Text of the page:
“Let them praise the name of the Lord, for at his command they were created.”

Psalm 148:5

Wednesday, 2 September 2020

Psalm 148:3-6

“At the same time, Bartholomew has drawn attention to the ethical and spiritual roots of environmental problems, which require that we look for solutions not only in technology but in a change of humanity; otherwise we would be dealing merely with symptoms.”

(Pope Francis, Laudato Si’ (24 May 2015), 9)

While yesterday (1 September) was a day of prayer for creation, the month of September (until the feast of St Francis Assisi – on 4 October), is the “Season of Creation”.

This is a time for us to reconnect to our mother earth, all she contains and beyond. It is a time for us to be grateful for all the gifts our natural world offers us. It is time to realise that we are a part of this magnificent universe.

It is also a time for us to consider the darker side of what is happening to the environment. Pope Francis, together with his predecessors and other religious leaders, like Ecumenical Patriarch Bartholomew, argue that environmental issues cannot be dealt with in isolation, or from one approach only. When the social and cultural issues are tackled together with the environmental issues, then we will be able to make headway towards coming up with sustainable solutions.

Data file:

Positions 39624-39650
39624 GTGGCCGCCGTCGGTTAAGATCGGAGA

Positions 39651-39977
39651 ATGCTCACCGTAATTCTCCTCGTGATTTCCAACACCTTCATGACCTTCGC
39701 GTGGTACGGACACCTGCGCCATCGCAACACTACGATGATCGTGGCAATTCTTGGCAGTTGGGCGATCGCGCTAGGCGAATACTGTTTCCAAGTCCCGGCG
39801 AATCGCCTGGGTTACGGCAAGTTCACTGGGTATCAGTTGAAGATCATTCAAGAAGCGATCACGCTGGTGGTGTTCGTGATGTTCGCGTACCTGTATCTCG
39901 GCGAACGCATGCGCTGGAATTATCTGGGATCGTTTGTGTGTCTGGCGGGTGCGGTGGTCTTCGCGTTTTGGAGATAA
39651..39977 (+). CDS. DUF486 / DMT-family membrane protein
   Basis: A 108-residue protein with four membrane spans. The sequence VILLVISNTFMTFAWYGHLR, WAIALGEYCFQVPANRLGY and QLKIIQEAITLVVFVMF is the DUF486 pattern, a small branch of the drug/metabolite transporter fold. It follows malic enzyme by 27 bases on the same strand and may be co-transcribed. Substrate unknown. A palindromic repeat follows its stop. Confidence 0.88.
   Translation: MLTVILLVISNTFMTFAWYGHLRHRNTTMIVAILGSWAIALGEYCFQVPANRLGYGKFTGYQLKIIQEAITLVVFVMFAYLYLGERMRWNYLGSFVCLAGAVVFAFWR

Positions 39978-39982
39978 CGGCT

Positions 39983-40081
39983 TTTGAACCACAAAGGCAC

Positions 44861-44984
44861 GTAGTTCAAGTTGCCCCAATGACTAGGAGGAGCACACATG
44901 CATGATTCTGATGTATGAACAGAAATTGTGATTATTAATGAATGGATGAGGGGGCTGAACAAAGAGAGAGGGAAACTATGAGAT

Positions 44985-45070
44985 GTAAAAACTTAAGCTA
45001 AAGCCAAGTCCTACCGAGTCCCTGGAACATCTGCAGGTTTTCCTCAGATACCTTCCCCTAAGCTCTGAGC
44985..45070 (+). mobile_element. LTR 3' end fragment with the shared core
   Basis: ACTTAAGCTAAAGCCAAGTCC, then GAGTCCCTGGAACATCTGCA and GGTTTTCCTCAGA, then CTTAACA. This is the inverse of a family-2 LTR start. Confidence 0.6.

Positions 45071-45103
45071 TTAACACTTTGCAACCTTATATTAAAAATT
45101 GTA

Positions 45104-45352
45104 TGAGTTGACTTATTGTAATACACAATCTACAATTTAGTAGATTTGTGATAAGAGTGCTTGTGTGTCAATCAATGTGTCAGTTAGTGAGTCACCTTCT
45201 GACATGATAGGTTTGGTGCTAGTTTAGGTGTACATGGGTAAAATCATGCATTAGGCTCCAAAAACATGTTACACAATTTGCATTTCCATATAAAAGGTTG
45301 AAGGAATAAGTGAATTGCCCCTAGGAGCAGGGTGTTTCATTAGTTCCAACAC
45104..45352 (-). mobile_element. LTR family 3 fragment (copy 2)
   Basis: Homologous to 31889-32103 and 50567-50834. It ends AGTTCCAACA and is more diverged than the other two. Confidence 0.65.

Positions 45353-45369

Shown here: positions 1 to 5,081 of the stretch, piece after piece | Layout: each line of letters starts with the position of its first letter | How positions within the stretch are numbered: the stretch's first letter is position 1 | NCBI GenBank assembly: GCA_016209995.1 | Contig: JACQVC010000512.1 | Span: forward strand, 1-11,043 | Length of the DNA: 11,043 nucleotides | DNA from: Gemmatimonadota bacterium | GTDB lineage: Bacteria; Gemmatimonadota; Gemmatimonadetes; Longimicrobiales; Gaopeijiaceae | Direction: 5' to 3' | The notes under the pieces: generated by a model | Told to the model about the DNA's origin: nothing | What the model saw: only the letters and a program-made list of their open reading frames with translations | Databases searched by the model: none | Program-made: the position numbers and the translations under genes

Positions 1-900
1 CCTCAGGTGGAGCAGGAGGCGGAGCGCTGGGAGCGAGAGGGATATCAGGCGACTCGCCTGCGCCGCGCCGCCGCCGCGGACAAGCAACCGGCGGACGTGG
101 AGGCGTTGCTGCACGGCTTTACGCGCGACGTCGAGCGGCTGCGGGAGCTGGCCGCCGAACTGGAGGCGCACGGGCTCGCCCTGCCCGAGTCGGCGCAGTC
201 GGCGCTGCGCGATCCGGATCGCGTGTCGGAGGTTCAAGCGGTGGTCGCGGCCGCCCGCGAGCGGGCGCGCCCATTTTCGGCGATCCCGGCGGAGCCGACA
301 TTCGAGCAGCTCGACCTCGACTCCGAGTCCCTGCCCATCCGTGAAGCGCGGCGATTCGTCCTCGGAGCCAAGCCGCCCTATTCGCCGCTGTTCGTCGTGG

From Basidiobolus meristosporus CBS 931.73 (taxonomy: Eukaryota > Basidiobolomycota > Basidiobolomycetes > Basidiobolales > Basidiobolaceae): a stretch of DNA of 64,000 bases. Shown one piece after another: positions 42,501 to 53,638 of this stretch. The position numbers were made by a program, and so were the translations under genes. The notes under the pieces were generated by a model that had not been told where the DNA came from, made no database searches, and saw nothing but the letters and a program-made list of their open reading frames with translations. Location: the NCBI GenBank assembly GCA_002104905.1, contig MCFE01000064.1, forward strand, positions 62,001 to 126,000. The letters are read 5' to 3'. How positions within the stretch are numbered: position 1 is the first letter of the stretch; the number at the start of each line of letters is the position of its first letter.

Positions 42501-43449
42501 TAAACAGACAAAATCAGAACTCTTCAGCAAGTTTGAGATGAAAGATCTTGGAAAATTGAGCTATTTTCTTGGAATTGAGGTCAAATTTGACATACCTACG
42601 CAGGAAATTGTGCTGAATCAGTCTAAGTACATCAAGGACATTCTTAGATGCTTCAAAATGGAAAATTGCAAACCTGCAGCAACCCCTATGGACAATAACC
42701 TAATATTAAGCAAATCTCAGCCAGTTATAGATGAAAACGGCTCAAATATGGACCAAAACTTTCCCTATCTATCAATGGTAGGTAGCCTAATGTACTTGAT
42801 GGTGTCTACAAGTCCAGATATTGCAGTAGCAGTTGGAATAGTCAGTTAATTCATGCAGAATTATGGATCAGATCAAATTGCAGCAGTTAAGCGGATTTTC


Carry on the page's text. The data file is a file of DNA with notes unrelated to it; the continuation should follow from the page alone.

We now have five weeks to marvel at the breathtaking splendour of creation, from the smallest microbe to the vastness of the universe – all created by God. Take some time every day during this Season of Creation to look at one aspect of nature or one creature. Spend a few moments truly ‘looking’ at it— marvel at its intricacy and beauty.

Surely then, we will come out of the Season of Creation filled with love for creation and the Creator. And with this love, we can work towards social, cultural and environmental changes that will make our world a better place.

O God of the poor,

help us to rescue the abandoned and forgotten of this earth, so precious in your eyes. Bring healing to our lives, that we may protect the world and not prey on it, that we may sow beauty, not pollution and destruction.

Amen.
From: "A prayer for our earth" (Pope Francis, Laudato Si’)

 
Dr Martin van Nierop
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